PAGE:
- If your child has a favorite stuffed animal, blanket, or toy, they are welcome to bring it to the appointment. There is also a television on the ceiling so if your child has a favorite movie on DVD, we would be happy to play it for them (we have many movies at the office).
- A parent or guardian must bring your child to the office and must be present in the reception room for the entire appointment. For your child's safety, we may need to watch him/her for several minutes following the treatment to make sure he/she is alert and stable before dismissal from the office. It is recommended that you have a friend or family member accompany you to the office to assist you and your child following the completion of the appointment.
- A parent or guardian must be home with your child for the remainder of the day. Do not plan activities for your child because they will feel the effects of the medication for six to eight hours following the appointment. Your child should not go to school or daycare for the remainder of the day.
- Please plan ahead and have soft food and lots of liquid for your child following the appointment. Examples of soft foods are yogurt, Jell-o, pasta, soup, scrambled eggs, and cottage cheese.
Post-Operative Oral Mild/Moderate Sedation Instructions
- Your child needs to be watched for several hours (4+) following the sedation appointment. The effects of the medication may continue after discharge from the office and your child may be drowsy. If he/she would like to sleep after you are home, please place them on their side. It is important that you keep your child awake in the car on the way home (and have them properly restrained).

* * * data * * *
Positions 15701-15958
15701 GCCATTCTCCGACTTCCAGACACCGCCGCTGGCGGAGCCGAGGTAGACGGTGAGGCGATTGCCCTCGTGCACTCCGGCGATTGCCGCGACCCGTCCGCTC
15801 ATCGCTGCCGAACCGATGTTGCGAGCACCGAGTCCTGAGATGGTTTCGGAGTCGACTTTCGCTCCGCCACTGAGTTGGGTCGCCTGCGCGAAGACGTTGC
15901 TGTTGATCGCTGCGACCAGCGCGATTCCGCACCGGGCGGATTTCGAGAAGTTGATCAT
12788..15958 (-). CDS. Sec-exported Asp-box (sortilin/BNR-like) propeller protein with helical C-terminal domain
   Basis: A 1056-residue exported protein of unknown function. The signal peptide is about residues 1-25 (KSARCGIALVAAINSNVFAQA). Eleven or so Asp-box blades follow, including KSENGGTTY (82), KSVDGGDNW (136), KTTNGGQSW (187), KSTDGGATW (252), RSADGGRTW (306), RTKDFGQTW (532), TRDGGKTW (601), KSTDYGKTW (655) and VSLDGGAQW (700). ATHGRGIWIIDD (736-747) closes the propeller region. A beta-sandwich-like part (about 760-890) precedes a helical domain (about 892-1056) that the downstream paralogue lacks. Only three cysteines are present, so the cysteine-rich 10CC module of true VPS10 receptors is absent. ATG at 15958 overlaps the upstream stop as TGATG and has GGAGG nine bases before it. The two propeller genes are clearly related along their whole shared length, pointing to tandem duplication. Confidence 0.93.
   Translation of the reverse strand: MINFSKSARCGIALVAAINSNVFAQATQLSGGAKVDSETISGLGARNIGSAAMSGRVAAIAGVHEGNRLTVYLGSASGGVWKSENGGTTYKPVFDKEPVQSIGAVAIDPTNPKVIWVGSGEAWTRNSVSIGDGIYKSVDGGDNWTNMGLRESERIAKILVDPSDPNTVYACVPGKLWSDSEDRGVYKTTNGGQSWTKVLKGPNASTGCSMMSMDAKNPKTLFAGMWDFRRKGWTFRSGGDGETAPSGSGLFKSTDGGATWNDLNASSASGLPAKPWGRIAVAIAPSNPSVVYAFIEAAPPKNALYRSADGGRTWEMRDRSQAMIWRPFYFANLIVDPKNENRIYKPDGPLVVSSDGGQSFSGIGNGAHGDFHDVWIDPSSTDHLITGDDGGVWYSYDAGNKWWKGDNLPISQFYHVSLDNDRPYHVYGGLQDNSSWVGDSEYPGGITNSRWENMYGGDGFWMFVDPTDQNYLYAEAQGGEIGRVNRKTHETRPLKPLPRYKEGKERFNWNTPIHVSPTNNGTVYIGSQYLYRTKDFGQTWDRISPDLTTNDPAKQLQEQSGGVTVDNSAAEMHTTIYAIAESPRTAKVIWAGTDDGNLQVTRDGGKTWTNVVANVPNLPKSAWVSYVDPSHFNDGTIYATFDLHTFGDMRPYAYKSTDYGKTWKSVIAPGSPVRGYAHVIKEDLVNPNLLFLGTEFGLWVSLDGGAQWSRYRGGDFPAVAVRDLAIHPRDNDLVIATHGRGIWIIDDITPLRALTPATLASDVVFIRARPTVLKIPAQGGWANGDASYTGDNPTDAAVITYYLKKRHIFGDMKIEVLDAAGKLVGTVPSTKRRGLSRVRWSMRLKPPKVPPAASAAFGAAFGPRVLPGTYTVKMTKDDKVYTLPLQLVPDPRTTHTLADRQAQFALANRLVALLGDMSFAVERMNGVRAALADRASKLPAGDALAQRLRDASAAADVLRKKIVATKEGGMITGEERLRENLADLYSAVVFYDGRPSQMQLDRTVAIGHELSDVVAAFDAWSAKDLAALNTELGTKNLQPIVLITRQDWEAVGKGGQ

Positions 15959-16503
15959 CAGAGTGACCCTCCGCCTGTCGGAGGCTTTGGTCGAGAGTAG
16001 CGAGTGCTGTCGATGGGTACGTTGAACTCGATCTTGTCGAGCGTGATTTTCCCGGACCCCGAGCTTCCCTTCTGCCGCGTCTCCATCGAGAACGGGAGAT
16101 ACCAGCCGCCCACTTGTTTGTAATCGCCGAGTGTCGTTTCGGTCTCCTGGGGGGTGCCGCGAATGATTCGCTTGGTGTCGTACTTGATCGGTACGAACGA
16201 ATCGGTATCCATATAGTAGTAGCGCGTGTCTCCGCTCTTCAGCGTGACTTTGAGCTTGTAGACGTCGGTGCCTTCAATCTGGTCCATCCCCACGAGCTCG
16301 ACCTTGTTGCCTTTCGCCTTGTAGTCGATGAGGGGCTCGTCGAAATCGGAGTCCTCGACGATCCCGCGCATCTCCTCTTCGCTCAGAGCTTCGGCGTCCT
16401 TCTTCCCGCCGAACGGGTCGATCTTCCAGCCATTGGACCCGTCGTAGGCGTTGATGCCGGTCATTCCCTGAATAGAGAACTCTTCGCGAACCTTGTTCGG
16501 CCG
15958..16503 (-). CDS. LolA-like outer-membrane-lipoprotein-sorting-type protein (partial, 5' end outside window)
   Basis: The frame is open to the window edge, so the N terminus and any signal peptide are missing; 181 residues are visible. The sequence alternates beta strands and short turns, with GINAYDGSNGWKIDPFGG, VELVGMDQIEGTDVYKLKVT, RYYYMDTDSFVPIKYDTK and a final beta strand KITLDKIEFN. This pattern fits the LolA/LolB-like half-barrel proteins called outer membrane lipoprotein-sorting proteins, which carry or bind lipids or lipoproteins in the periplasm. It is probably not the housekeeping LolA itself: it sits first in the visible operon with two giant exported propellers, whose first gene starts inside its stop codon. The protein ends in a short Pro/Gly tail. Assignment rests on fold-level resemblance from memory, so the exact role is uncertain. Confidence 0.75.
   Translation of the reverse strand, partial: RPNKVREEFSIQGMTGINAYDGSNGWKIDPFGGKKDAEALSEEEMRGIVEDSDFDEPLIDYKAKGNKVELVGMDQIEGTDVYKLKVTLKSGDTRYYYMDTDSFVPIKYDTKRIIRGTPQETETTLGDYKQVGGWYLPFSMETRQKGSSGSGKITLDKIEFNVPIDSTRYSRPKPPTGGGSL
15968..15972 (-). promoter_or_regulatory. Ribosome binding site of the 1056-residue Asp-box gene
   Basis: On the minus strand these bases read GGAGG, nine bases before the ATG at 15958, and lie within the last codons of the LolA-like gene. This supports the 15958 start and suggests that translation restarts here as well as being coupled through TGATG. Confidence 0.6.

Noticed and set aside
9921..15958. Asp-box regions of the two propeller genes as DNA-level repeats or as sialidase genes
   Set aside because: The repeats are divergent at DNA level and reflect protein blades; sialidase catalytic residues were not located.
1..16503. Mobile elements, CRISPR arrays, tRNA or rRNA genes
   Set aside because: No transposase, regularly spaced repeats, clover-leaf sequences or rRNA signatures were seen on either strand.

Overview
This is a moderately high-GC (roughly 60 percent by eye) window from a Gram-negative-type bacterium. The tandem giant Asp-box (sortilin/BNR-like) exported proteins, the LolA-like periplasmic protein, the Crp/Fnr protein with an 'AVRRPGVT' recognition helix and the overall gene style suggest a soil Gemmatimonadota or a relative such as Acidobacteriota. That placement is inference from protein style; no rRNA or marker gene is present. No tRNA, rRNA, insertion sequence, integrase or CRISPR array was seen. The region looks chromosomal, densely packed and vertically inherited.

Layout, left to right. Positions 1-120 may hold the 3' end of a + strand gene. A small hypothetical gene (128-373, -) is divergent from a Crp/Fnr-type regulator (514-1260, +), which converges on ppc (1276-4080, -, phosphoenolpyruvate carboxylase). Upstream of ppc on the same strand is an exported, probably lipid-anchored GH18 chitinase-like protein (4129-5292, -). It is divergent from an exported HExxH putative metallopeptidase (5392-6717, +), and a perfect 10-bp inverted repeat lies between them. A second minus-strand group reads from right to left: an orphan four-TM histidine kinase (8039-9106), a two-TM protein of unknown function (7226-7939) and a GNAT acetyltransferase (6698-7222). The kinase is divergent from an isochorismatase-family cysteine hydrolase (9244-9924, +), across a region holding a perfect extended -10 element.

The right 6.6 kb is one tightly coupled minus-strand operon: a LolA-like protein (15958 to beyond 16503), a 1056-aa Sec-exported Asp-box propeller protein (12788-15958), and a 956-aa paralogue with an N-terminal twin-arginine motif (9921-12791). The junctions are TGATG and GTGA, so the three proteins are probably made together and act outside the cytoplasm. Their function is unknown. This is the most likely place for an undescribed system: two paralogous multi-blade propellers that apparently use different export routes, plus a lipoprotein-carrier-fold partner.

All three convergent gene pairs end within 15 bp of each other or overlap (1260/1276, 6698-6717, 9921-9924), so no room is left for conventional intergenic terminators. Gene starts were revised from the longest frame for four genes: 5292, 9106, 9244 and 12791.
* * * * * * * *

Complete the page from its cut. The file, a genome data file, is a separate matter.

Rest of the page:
- Do not allow your child to participate in activities where physical coordination or skill is involved since his/her reactions may be slowed. Basically, no outside play following treatment. Your child may be disoriented or fussy from the medication and must be watched to avoid injury.
- Following the dental appointment, offer your child liquids, starting with a small amount of water. Once they are able to keep water down, then you may give them other clear liquids (ie apple juice, white grape juice). It is important after the dental visit that your child be hydrated. Once the numbness wears off, then your child may have soft foods (please refer to "pre-operative instructions").
- Please make sure your child does not bite their tongue, lip, or cheek due to numbness.
- Occasionally a child can have a postoperative complication such as nausea, dizziness, and vomiting. If prolonged vomiting occurs, please contact our office.
- It is recommended for your child to be given an over-the-counter anti-inflammatory following the appointment. Since your child has an empty stomach, Tylenol is better to give at first. Please follow the directions according to the manufacturer and time it to give your child medication right before bedtime.
- Please be aware that your child may be fussy following the treatment; this is one possible side effect of the medication.
- If your child seems to be having problems, please contact our office at 713-436-4080.